Thanks to Attenborough et al., we knew about the kangaroos and the koalas and, of course, our light entertainers were all over the hats-with-corks imagery but thereafter, (and I’m having to say this), it was left to Rolf Harris to fill in the remaining gaps with his didgeridoo and evocative 4-inch brush paintings to give texture to UK audiences. Australia seemed to us a land of mostly comic stereotypes where even the real people behaved more like cartoon characters – I refer you to Merv Hughes or Angus Young. Beyond all this sideshow stuff, the rest of the country (the real bit) might as well have been a parallel universe.
Introduced to the UK in October 1986, Neighbours quickly became something of a cult daytime TV show; a mid-day ritual for your friends’ mums who didn’t work. It took another 14 months – and, reportedly, the daughter of BBC1’s Controller Michael Grade – before the day’s repeat showing was moved to the more teen-friendly 5:35pm slot. It was January 4th 1988, Angela Rippon’s Masterteam had been binned off and, finally, in that perfect slot between children’s telly and your Dad wanting the news on over tea, we had our chance to see what all the fuss was about.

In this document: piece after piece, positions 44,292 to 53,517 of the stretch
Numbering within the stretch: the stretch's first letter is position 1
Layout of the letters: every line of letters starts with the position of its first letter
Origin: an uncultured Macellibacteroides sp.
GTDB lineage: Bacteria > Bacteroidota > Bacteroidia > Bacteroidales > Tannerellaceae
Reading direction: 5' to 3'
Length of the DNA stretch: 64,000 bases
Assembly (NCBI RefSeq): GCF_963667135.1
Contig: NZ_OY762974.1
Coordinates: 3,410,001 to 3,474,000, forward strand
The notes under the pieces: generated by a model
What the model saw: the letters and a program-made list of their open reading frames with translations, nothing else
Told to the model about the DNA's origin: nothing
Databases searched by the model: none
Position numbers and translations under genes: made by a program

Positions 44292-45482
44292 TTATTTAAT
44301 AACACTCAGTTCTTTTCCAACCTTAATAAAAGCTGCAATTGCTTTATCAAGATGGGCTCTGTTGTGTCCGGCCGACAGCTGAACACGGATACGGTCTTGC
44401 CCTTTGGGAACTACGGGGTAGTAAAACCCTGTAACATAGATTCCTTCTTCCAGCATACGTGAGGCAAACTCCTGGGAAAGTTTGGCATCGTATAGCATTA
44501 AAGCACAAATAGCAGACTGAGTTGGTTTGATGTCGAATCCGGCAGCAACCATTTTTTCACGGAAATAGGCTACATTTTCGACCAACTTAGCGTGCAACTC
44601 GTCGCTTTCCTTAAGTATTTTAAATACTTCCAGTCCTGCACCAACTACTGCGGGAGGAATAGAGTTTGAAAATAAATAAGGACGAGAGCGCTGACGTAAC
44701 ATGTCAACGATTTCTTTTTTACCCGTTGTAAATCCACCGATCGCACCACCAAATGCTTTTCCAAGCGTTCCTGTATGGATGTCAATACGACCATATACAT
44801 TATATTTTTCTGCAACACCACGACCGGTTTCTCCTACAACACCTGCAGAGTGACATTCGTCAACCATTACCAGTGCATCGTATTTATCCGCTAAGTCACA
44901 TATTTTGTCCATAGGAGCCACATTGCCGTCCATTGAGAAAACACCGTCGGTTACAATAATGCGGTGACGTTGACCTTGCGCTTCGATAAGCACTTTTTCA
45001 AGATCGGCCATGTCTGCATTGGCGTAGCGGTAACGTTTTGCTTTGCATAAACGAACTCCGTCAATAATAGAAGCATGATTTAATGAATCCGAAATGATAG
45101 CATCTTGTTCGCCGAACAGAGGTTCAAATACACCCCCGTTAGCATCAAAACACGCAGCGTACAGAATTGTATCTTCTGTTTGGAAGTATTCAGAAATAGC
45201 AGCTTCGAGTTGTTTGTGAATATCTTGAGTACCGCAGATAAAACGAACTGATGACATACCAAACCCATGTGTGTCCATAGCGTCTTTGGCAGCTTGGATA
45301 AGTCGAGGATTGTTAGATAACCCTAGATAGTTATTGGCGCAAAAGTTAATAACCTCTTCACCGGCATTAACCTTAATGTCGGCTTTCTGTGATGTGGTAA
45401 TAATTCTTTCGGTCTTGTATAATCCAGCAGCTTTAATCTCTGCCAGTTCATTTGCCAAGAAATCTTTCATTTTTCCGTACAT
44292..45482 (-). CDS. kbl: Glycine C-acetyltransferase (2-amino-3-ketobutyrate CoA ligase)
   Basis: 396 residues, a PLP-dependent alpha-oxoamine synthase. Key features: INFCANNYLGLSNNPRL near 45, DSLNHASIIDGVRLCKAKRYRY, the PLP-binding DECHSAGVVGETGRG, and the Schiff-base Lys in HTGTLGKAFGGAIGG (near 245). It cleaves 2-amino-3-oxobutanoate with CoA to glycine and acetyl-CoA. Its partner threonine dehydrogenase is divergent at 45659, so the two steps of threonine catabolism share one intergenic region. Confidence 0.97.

Yes it was cheesy, yes the sets were as lightweight as the storylines and yes it was parochial and suburban. None of that mattered. In fact, this cocktail probably helped to make it so legendary. Suddenly, we saw a slice of what we considered to be ‘real’ Aussie life, neither historic nor futuristic; stripped of all the glossy tourist sights and scary wildlife. The weather might have been better than here and these neighbours looked nicer than ours but apart from that, it was, well, normal. And for that, with all its universal themes of boy-meets-girl, sibling rivalries and garden-fence-peering, we loved it.